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Foreign Sourced Income Tax Changes in Malaysia — Now Taxable With Limited Relief Until 2026

Foreign Sourced Income Tax Changes in Malaysia — Now Taxable With Limited Relief Until 2026

Feb 17, 2022

Historic Treatment of Foreign Sourced Income

From 2004 until 1 January 2022, Foreign Sourced Income (“FSI”) received in Malaysia by Malaysian taxpayers was exempt from income tax under Paragraph 28, Schedule 6 of the Income Tax Act, 1967, apart from a resident company carrying on the business of banking, insurance or sea or air transport.

The Changes in Tax Treatment of FSI in Malaysia

The government announced during the 2022 budget that effective from 1 January 2022, the tax exemption which was available to Malaysian tax residents on income received in Malaysia from FSI, will be removed.

The Ministry of Finance later announced that a tax exemption will be provided to the below groups of tax residents on FSI received in Malaysia for certain categories from 1 January 2022 to 31 December 2026:

  • Individuals – All types of FSI
  • Companies – Foreign sourced dividend income

The Impact on Malaysian Tax Residents

Malaysian tax residents who do not fall within the scope of the exemption list above will be subject to Malaysian income tax on FSI such as:

  • Dividends or interest received by unit trust funds from investments in foreign assets
  • Interest income received from granting loans to foreign parties
  • Rental income generated from properties outside of Malaysia when remitted into Malaysia.
  • Royalty income received in Malaysia from a foreign source

The Availability of Double Tax Relief for Malaysian FSI

FSI, which is taxable in Malaysia from 1 January 2022, may have already been taxed in the foreign jurisdiction where the income originated from.

In order to alleviate double taxation on the same income, relief is available to Malaysian tax residents in the following forms:

  • Bilateral tax credits when the foreign jurisdiction has a double tax agreement with Malaysia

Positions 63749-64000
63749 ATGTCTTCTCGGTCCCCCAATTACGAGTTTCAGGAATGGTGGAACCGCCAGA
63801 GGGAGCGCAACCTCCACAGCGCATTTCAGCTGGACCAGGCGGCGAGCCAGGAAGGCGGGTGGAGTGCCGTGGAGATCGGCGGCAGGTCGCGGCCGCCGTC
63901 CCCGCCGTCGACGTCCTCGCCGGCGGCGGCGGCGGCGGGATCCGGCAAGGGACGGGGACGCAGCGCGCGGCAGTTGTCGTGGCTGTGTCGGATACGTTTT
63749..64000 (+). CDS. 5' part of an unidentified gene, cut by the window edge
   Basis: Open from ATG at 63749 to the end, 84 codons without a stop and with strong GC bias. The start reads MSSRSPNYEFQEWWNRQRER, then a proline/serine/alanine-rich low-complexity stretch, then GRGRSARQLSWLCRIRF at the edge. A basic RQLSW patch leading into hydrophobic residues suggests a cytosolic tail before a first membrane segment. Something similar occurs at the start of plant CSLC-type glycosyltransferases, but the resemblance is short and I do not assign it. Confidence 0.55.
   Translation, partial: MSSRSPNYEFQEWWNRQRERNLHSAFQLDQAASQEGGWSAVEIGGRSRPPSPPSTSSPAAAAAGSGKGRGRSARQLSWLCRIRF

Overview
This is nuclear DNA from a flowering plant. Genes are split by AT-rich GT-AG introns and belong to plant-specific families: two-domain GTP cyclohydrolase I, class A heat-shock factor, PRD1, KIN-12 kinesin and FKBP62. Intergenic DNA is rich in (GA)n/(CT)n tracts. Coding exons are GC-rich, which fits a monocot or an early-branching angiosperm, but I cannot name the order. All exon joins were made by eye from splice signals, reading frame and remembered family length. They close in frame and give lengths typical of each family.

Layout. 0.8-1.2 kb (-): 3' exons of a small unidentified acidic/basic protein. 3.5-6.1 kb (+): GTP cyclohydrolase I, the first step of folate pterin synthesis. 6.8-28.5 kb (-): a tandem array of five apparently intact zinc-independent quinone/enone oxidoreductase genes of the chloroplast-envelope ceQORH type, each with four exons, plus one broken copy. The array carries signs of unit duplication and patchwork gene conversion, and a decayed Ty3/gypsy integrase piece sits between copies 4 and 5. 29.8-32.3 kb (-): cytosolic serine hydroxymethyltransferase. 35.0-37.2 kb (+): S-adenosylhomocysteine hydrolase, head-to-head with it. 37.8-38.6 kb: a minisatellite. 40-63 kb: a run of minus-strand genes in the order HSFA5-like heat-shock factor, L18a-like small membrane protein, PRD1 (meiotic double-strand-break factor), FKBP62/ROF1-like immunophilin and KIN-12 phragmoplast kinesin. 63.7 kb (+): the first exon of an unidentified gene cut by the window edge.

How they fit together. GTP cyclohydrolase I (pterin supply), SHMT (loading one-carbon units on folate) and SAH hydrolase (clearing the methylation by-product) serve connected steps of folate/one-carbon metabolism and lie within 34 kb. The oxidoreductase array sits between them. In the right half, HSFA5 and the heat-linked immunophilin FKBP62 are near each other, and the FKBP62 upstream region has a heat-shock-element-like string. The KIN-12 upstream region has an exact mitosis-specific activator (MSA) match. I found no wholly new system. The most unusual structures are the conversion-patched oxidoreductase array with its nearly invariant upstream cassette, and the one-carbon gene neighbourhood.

• Unilateral tax credits when the foreign jurisdiction does not have a double tax agreement with Malaysia

Although the double tax agreement may provide for full relief, the calculation to determine the available relief is based on an approved formula and is limited to the Malaysian tax suffered.

Going forward, Malaysian taxpayers will be required to maintain supporting documentation from tax authorities to prove the tax paid on their FSI. This creates a significant administrative burden for the taxpayer.

The Impact on Malaysian Investment Funds

In order to facilitate distributions to investors, Malaysian investment funds will be required to repatriate their income to Malaysia.

The performance of Malaysian investment funds which generate returns in the form of dividend distributions or interest income from foreign markets will be severely impacted.

How WTax Assists Malaysian Investment Funds With Foreign Withholding Tax Recovery on FSI

The recovery of foreign withholding tax incurred on FSI through successful reclaims will result in the following benefits for Malaysian investment funds:

  • Eliminating the administrative burden and complexities mentioned above
  • Increasing the funds’ performance through lower foreign taxes suffered

For example, a Malaysian investment fund incurs 22% Korean withholding tax on dividends received from Korean stocks. WTax recovers 7% of the withholding tax on behalf of the fund, thereby reducing the Korean tax to the double tax treaty rate of 15%.

Should you require assistance in reclaiming foreign withholding tax on FSI, please contact info@wtax.co.